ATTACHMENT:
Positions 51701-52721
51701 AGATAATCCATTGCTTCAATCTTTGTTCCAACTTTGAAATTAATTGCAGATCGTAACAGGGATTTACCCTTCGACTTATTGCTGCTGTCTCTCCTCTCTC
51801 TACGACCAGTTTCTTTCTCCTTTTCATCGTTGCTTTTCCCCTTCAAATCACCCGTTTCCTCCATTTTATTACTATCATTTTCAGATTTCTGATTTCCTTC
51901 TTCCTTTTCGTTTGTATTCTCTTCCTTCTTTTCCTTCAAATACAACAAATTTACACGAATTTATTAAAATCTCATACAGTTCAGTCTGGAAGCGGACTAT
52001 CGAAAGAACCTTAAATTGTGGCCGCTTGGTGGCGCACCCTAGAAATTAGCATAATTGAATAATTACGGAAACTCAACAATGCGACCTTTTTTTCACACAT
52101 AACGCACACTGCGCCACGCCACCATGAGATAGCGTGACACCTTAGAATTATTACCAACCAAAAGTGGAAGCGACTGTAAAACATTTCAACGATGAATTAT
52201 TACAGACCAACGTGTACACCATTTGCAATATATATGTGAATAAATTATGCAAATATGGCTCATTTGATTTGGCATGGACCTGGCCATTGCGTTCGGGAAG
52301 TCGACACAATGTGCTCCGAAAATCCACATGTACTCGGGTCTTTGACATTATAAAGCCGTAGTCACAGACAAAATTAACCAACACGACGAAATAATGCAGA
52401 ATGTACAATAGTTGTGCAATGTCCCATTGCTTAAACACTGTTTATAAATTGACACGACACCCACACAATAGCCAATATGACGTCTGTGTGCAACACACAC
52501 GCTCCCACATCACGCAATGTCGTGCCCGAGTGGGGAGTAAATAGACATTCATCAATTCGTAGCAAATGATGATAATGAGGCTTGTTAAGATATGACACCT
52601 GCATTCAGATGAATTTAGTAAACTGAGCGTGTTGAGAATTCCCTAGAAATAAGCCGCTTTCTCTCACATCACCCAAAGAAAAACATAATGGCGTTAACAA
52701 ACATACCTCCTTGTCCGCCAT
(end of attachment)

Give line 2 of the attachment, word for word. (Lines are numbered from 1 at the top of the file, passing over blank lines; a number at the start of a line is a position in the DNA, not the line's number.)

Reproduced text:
51701 AGATAATCCATTGCTTCAATCTTTGTTCCAACTTTGAAATTAATTGCAGATCGTAACAGGGATTTACCCTTCGACTTATTGCTGCTGTCTCTCCTCTCTC